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Understanding Benefits of Daisy Chain

TopLine manufactures a wide range of IC test packages with electrical continuity, known as Daisy Chain. Daisy Chain provides engineers with a simple tool to learn valuable information about causes of failures. Such failure analysis paves the way for scientists and engineers to improve assembly processes.

Research starts by mounting Daisy Chain devices onto a test vehicle board with complimentary daisy chain circuitry. This combination creates a short circuit with near zero ohms resistance measured at test points on the test vehicle board. The test vehicle board is subjected to harsh environmental conditions, such as dropping, vibrating, freezing and heating until a connection breaks.

A failure is easily measured if the Daisy Chain becomes an open circuit (∞ ohms). The failure can be observed and measured with a simple ohm-meter.

Daisy Chain components are better than using "live" devices. Daisy Chain allows a simple Pass/Fail test with easy to detected "Go", "No Go" conditions.

Using forensic analysis and experimentation, researchers can make improvements in the assembly process. Application engineers at TopLine are ready to assist with helping you to select the correct daisy chain for the job.

Simplified Daisy Chain Circuit

The sum total resistance of a 2-port Daisy Chain is typically ≤ 50mΩ measured between test points T1 and T2. The actual amount of resistance is dependent on the length of the circuitry as well as the resistivity of materials such as Cu (copper), Au (gold), Ag (silver), Al (aluminum), Solder (SAC or SnPb), etc.

Daisy Chain test die are suitable in a wide variety of process related applications, such as life cycle testing, drop testing, measuring CTE (Coefficient of Thermal Expansion), selecting the correct amount of solder paste, evaluation of solder paste stencils, checking for voids caused during reflow, underfill experiments, etc.

The use of standard components (without Daisy Chain) might be sufficient when demonstrating and evaluating mounting machines (a.k.a. pick and place machines). Rudimentary applications such as machine maintenance, calibration and acceptance testing require only simple dummy packages, without Daisy Chain.

However, for true research and optimizing the assembly process, Daisy Chain is required. TopLine recommends Daisy Chain devices with silicon die for the most meaningful results.

Critical applications involving environmental life cycle testing require daisy chain packages with silicon die. The Daisy Chain permits electrical continuity testing, while the silicon die replicates the thermal mass of a "live" device.

Daisy Chain is made by stitching gold bonding wire between pairs of bonding pads on the lead frame. BGA and CSP Daisy Chain is usually made with copper traces between pairs of ball pads on the substrate.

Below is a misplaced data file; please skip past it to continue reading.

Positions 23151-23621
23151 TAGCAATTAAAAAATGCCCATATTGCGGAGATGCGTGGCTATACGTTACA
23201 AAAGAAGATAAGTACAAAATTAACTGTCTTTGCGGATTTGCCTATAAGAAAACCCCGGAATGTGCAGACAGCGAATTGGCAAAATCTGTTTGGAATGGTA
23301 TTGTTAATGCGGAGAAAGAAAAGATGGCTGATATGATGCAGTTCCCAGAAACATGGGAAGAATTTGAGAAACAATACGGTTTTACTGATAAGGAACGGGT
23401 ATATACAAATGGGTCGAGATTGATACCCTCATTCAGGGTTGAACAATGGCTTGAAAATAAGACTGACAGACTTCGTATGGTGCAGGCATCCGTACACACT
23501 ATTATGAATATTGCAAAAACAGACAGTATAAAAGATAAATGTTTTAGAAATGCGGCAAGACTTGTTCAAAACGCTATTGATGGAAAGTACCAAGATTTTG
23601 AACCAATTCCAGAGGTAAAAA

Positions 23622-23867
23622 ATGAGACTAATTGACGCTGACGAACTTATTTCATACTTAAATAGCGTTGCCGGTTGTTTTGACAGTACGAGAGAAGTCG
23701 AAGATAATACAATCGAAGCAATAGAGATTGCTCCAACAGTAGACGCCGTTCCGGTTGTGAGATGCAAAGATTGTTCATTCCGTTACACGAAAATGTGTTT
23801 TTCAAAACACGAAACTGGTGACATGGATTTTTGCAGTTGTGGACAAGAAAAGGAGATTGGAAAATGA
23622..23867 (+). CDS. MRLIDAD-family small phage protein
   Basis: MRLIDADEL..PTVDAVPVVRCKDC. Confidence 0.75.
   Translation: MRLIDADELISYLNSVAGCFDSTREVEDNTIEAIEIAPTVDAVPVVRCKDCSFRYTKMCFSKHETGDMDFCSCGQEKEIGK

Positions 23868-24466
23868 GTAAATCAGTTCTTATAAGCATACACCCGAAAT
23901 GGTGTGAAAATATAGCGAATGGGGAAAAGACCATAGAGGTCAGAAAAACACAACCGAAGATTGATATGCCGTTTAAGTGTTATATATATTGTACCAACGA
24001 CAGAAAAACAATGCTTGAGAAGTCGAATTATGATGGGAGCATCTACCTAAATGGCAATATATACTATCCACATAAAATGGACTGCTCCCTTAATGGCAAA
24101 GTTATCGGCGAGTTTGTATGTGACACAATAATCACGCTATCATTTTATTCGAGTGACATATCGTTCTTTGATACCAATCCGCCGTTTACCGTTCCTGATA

In a Daisy Chain circuit, pin 1 is connected to pin 2 within the device. Pin 3 is connected to pin 4. Pin 5 is connected to pin 6, and so forth until the last pin "N". On the PCB test vehicle board, copper traces connect landing pads pin 2 to pin 3, pin 4 to pin 5, and pin 6 until the last pad.

Electrical continuity is made between the PC board and the DUT (device under test) after soldering. A short circuit is measured using an ohmmeter from the board's from test point T1 to test point "T2".

Solder joint reliability is verified by vibrating, dropping testing and temperature cycling using JEDEC, IPC and Mil specifications (e.g.: -55oC to +125oC in a humidity chamber) until a failure occurs. A "failure" means the Daisy Chain circuit goes from a "short" (≈ 0Ω) to an "open" circuit (∞ Ω). The assembly and solder joint is forensically analyzed to determine the cause of failure. Test devices with daisy chain and silicon die are an economical way to study why failures occur and how to improve the assembly process.

BGA, CSP and flip chip test die with Daisy Chain are used in underfil experiments. Daisy Chain devices are mounted on a test vehicle board, underfilled and then temperature cycled to a point of failure. The results are observed using an ohmmeter to record short circuits (Pass) and open circuits (Failures). Dispensing and encapsulation evaluations also use Daisy Chain components.

Scrap components or live components do not have Daisy Chain. It is impossible to make simple Pass/Fail tests with live components. It is best to use Daisy Chain components for such evaluations.

Major companies such as Intel, IBM, Honeywell, Hewlett Packard, Cisco, Flextronics, Celestica, Sanmina-SCI, Jabil, Boeing, Northrop Grumman, Lockheed and others understand the benefits of using Daisy Chain components for defining and refining assembly processes.

Daisy chain test die offer significant benefits for learning and improving assembly processes.

"Pass" condition occurs when short circuit (≈ 0Ω) is measured between T1 ~ T2.
"Failure" occurs when an open circuit is measured (∞ Ω) between T1 ~ T2.

TopLine offers a huge variety of Daisy Chain devices.
Daisy Chain Document Library
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